The Knightmare scene in Batman v Superman: Dawn of Justice confused many casual fans when the film debuted back in 2016 and spurred a wave of debate. Among the theories that have surfaced about the sequence, one of the most interesting of the bunch is the idea that Knightmare does not represent a possible future that is averted when Batman chooses to ally himself with Superman. Instead, this theory suggests that the world of Knightmare is an alternate reality that we get a glimpse of when The Flash travels back in time to try and warn The Caped Crusader. If that sounds complicated, the basic idea is this: the world of Knightmare still exists as an alternate Earth within the infinite multiverse, and it established the idea that Flash can travel between these worlds, which will eventually pave the way for storylines like Flashpoint, and perhaps one day even an adaptation of Injustice.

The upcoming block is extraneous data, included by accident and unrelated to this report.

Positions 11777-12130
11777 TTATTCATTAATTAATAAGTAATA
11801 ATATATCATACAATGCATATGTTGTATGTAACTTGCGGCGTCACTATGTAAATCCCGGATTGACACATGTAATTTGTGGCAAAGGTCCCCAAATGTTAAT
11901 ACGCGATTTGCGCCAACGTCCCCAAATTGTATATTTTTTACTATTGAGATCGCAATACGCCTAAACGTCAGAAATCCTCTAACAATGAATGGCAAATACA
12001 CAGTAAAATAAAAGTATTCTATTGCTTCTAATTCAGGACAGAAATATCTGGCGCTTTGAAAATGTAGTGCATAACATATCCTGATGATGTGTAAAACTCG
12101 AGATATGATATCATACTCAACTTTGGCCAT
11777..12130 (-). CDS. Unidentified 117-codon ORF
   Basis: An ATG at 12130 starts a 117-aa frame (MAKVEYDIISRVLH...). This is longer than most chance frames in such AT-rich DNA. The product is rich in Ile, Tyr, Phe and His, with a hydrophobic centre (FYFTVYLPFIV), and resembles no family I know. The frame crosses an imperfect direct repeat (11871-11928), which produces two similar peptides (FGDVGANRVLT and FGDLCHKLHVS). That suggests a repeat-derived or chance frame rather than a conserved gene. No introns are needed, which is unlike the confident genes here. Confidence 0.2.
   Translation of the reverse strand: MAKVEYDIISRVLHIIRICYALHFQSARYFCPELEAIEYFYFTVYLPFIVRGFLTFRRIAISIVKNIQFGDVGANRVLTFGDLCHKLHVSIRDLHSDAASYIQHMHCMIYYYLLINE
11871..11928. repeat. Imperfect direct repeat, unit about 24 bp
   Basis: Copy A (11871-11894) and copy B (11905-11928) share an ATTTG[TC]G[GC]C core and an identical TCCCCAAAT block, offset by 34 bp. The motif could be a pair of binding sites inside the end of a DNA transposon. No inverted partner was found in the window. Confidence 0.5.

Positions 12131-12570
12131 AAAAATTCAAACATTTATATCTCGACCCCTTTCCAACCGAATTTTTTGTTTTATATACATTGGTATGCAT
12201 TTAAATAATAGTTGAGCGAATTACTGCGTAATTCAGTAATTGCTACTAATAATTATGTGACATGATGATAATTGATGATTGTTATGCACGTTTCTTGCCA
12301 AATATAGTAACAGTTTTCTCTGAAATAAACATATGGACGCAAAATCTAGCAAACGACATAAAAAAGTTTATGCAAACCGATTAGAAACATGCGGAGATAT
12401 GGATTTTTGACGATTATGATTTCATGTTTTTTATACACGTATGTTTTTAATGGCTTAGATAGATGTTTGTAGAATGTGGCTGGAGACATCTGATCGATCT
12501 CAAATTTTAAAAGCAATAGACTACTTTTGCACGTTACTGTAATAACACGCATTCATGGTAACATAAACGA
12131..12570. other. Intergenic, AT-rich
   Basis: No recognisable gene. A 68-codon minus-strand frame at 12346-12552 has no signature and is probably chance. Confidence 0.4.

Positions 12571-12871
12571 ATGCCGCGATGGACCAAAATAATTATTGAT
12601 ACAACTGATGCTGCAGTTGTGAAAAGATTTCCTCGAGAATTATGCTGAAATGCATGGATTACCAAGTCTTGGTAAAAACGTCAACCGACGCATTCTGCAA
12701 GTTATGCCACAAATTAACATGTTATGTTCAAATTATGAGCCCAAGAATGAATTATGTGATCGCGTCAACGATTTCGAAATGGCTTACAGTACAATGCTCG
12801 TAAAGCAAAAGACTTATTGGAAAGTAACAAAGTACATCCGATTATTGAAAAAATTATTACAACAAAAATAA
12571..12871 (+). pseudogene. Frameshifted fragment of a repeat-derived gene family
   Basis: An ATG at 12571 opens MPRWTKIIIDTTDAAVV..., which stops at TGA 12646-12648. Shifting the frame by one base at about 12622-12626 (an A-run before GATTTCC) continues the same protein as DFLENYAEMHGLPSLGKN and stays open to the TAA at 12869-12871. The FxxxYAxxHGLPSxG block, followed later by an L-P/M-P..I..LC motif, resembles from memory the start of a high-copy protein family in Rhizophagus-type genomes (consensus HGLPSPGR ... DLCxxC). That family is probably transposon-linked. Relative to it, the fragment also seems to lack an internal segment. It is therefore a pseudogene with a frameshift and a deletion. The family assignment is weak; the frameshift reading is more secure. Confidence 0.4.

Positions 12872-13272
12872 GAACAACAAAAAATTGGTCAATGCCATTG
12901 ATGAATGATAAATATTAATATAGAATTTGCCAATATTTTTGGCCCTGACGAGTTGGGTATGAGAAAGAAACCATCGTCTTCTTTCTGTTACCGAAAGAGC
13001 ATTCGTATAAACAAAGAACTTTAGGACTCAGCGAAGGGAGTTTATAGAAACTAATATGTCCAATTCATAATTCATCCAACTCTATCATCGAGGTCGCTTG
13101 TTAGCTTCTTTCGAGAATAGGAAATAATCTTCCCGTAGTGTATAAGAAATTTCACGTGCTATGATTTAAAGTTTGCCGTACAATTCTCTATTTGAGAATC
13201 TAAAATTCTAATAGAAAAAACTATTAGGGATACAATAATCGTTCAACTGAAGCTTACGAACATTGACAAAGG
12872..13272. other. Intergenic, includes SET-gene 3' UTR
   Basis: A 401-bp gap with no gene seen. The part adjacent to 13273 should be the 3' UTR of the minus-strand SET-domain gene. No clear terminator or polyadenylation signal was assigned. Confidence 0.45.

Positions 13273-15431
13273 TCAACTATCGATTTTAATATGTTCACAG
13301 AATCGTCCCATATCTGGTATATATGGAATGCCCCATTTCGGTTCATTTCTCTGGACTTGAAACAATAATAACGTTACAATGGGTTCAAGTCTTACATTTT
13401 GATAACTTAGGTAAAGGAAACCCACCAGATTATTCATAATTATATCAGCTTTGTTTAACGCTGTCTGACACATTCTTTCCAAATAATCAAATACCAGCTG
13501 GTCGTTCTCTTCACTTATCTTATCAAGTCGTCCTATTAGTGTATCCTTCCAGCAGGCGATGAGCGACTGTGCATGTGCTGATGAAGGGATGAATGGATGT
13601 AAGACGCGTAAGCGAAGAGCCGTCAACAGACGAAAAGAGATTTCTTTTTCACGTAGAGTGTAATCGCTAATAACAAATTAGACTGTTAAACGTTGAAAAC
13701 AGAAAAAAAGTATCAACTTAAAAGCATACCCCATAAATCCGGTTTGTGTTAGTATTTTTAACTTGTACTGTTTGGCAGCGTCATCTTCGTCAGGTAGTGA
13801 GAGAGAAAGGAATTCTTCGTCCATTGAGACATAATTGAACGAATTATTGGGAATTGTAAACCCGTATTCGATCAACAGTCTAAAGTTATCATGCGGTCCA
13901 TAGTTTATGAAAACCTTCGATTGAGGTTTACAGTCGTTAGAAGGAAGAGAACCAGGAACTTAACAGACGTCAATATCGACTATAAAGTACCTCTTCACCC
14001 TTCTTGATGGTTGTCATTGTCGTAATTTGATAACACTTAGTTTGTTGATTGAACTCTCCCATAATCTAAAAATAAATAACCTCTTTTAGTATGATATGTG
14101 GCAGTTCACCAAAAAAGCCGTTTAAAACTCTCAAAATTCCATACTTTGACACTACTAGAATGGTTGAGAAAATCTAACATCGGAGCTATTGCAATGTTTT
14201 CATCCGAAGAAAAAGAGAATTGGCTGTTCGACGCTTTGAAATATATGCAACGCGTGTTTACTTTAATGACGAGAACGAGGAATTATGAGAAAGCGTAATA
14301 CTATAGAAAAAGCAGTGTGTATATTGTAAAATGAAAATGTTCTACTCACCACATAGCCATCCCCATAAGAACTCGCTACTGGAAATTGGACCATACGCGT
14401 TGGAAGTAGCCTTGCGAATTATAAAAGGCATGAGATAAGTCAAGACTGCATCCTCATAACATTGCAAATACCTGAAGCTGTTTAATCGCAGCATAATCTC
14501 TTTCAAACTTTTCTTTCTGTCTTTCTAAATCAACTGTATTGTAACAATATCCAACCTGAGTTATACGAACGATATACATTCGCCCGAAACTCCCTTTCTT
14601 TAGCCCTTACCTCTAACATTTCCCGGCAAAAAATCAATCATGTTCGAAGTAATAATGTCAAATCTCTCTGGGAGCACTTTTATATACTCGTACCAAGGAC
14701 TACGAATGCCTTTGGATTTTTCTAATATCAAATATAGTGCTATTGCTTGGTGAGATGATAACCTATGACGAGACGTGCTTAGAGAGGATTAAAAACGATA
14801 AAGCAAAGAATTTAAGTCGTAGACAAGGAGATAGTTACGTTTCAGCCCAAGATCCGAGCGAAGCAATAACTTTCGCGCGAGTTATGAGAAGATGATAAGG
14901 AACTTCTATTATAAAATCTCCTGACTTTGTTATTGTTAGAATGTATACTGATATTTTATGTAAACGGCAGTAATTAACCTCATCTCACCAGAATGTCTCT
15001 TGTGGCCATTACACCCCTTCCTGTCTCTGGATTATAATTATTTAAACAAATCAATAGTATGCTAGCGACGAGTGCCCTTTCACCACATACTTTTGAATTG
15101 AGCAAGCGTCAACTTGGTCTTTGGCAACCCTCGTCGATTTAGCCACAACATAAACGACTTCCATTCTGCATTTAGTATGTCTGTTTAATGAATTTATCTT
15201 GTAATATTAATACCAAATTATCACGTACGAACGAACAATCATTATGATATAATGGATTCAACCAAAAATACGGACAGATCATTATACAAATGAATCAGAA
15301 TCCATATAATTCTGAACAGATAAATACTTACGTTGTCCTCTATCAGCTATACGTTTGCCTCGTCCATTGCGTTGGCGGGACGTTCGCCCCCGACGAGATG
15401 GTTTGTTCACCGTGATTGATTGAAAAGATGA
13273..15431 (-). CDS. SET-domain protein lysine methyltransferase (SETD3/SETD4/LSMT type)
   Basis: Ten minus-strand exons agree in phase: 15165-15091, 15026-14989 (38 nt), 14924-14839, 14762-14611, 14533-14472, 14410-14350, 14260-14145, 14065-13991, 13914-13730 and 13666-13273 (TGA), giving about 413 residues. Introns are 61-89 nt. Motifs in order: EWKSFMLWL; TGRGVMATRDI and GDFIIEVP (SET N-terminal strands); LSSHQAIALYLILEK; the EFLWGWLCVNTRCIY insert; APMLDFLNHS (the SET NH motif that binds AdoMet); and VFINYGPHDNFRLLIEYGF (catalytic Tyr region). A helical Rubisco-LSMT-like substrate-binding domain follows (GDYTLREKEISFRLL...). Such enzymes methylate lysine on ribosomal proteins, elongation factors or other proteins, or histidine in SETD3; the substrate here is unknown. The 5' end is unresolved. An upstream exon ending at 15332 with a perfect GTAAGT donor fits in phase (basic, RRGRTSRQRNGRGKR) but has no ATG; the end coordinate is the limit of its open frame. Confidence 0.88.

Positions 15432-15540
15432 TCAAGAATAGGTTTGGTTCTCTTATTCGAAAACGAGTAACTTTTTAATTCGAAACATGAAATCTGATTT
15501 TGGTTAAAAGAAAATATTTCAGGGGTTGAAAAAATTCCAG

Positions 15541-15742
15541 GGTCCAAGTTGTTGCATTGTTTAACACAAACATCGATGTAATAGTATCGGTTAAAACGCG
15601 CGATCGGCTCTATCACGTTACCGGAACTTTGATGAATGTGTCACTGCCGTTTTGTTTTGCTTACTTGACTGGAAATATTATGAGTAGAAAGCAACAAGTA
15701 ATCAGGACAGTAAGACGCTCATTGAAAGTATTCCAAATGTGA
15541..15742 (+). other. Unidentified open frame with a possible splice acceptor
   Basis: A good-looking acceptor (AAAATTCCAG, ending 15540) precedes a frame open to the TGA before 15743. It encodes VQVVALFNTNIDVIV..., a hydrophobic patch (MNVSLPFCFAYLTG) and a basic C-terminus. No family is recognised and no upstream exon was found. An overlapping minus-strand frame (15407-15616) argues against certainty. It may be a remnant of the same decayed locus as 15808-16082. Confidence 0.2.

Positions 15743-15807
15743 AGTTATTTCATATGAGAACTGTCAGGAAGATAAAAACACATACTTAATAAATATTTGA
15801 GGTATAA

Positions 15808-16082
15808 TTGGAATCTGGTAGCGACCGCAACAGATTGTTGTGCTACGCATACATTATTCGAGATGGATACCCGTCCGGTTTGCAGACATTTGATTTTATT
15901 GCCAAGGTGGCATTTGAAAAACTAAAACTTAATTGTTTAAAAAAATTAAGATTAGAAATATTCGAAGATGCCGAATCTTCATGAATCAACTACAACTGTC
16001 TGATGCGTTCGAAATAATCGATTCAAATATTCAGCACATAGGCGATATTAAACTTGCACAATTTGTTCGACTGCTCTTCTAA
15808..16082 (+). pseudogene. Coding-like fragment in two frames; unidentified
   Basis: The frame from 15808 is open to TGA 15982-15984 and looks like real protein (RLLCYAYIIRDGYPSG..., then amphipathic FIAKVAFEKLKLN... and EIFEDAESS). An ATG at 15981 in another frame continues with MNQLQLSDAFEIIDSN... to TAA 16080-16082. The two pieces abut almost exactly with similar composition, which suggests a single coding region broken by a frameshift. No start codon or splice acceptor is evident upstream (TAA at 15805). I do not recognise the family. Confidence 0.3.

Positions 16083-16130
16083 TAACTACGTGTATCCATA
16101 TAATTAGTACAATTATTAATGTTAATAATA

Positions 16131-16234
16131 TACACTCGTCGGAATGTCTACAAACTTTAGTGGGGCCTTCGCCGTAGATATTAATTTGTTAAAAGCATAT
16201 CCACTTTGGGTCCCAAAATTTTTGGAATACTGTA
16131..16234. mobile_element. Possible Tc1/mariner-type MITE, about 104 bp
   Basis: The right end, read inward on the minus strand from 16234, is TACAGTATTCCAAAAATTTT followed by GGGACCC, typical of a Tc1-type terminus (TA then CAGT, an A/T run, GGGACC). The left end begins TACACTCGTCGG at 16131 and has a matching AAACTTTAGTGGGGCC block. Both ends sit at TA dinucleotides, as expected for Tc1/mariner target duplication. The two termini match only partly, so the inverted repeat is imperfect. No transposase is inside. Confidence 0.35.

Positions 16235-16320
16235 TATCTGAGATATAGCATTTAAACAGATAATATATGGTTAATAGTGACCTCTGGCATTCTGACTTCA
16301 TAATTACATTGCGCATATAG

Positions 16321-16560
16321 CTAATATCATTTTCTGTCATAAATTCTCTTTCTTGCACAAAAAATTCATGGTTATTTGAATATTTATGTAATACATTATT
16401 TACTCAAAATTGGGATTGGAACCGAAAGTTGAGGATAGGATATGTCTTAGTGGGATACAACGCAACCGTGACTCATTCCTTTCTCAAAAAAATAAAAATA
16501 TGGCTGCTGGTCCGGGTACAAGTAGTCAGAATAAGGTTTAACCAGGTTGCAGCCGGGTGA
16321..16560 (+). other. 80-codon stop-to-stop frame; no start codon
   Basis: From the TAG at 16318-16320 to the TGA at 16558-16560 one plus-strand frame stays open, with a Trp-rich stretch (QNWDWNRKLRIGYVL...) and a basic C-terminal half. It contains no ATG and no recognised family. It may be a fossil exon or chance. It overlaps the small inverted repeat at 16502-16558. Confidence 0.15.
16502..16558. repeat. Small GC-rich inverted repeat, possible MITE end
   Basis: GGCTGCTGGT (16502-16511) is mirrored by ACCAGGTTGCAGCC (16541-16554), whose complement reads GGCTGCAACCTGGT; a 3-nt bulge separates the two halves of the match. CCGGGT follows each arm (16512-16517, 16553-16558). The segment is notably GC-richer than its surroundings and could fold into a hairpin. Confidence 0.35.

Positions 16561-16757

Green Lantern Was At The Battle Of Metropolis
In Man of Steel, we see several fighter pilots unsuccessfully take on General Zod's forces in jets, which has led some fans to theorize that Coast City's own Hal Jordan was actually one of the pilots to get in on the action. The first DCEU Superman movie already features a supporting female character named "Ferris" (whom many have assumed is actually Carol Ferris), so this raises the definite possibility that Green Lantern was actually present for the Battle of Metropolis, and we just did not see him during the first depiction of the fight back in 2013. Where does Abin Sur fit into all of this? We are still not sure about that, but flashing back to the events of Man of Steel could be a great way to introduce Hal Jordan and show his heroism before ever getting his hands on a Green Lantern Corps power ring.
Batman V Superman Teased Vandal Savage